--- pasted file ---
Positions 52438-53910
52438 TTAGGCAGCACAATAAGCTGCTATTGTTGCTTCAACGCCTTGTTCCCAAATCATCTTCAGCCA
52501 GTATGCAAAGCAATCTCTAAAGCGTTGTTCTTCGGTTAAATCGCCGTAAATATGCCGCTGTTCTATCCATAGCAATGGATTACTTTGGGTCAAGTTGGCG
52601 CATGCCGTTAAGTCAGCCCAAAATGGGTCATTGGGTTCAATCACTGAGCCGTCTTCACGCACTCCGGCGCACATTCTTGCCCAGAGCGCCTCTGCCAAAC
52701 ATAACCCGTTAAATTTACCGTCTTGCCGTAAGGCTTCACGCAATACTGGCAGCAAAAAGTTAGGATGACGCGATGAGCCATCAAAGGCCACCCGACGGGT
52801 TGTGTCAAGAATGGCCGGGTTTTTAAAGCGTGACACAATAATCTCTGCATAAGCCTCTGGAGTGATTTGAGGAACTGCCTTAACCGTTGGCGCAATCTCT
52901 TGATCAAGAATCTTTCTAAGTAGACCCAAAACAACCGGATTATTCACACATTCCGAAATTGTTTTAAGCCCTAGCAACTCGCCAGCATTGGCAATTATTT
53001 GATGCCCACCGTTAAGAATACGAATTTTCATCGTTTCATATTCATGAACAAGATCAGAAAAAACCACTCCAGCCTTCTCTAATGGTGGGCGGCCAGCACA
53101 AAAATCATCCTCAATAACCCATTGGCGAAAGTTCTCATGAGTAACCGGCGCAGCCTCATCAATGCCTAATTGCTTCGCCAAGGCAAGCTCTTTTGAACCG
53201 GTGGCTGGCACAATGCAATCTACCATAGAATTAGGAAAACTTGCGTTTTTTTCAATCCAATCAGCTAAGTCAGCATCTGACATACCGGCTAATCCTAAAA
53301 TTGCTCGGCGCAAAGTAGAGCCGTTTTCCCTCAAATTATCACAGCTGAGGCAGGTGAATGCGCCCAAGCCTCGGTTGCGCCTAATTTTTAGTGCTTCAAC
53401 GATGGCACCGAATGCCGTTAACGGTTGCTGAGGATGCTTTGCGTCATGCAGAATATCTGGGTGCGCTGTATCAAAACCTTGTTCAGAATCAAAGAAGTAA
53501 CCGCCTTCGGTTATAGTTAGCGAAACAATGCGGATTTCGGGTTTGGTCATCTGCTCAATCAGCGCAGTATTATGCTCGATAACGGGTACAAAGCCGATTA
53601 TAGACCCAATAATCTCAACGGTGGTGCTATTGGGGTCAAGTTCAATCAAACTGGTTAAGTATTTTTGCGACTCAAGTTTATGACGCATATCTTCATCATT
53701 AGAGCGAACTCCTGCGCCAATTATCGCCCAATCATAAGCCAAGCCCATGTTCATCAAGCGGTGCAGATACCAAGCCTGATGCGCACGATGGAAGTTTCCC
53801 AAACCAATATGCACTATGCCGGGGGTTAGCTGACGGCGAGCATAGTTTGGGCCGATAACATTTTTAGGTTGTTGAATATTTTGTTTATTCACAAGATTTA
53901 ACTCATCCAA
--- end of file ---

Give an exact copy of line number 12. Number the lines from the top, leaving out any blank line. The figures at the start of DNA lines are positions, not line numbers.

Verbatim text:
53401 GATGGCACCGAATGCCGTTAACGGTTGCTGAGGATGCTTTGCGTCATGCAGAATATCTGGGTGCGCTGTATCAAAACCTTGTTCAGAATCAAAGAAGTAA